public class Vector {
  private double _magnitude;
  private double _direction;
  
  public Vector(double magnitude, double direction) {
    _magnitude = magnitude;
    _direction = direction;
  }
  
  // Does not have X, Y coordinate methods  :(
}

In physics a vector and a coordinate are different ways of expressing the same thing; they can be converted from one to another. So it follows the coordSorter example can sort Vector instances in terms of X, Y Coordinates… if Vector supplied getX() and getY() methods, which it does not.

What if an extension class supplied the methods?

@Extension
public class MyVectorExtension {
  public double getX(@This Vector thiz) {
    return thiz.getMagnitude() * Math.cos(thiz.getDirection()); 
  }
  public double getY(@This Vector thiz) {
    return thiz.getMagnitude() * Math.sin(thiz.getDirection()); 
  }
}

Voila! Vector now structurally implements Coordinate and can be used with coordSorter.

Generally implementation by extension is a powerful technique to provide a common API for classes your project does not control.

Dynamic Typing with ICallHandler

Manifold supports a form of dynamic typing via manifold.ext.api.ICallHandler:

public interface ICallHandler {
  /**
   * A value resulting from #call() indicating the call could not be dispatched.
   */
  Object UNHANDLED = new Object() {
    @Override
    public String toString() {
      return "Unhandled";
    }
  };

  /**
   * Dispatch a call to an interface method.
   *
   * @param iface The extended interface and owner of the method
   * @param name The name of the method
   * @param returnType The return type of the method
   * @param paramTypes The parameter types of the method
   * @param args The arguments from the call site
   * @return The result of the method call or UNHANDLED if the method is not dispatched.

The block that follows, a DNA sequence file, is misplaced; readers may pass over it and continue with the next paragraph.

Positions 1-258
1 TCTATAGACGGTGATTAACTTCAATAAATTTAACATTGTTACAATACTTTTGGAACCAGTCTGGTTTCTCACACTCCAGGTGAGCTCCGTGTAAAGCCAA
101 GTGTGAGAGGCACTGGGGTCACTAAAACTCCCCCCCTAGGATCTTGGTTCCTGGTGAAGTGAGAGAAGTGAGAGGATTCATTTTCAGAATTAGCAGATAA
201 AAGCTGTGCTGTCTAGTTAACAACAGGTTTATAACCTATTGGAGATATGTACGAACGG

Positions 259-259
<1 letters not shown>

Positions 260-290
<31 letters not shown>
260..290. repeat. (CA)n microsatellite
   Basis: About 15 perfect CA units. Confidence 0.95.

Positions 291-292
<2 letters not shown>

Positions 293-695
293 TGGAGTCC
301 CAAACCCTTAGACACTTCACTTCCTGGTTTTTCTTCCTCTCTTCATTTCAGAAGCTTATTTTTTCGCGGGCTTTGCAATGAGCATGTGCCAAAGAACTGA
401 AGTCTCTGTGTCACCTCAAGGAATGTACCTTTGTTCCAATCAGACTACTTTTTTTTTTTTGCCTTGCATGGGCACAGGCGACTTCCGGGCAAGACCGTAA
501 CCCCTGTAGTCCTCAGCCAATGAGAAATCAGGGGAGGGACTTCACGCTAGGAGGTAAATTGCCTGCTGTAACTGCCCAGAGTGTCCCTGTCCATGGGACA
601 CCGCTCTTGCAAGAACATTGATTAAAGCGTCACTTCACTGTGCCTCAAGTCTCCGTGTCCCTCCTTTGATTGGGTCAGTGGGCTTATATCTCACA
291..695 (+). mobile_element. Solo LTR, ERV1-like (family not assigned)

*   Null if the method's return type is void.
   */
  Object call(Class iface, String name, Class returnType, Class[] paramTypes, Object[] args);
}

A class can implement ICallHandler nominally or it can be made to implement it via extension class. Either way instances of the class can be cast to any structural interface where structural calls dispatch to ICallHandler.call(). The class’ implementation of call() can delegate the call any way it chooses.

For instance, via class extension Manifold provides ICallHandler support for java.util.Map so that getter and setter calls work directly with values in the map:

Map<String,Object> map = new HashMap<>();
Name person = (Name) map;
person.setName("Manifold");
println(person.getName());

Because Map is a ICallHandler instances of it can be cast to any structural interface, such as Name from the earlier example. The ICallHandler implementation transforms get/set property calls to get/put calls into the map using the name of the property in the method. Additionally, method calls can be made on map entries where the entry key matches the name of the method and the value is an instance of a functional interface matching the signature of the call: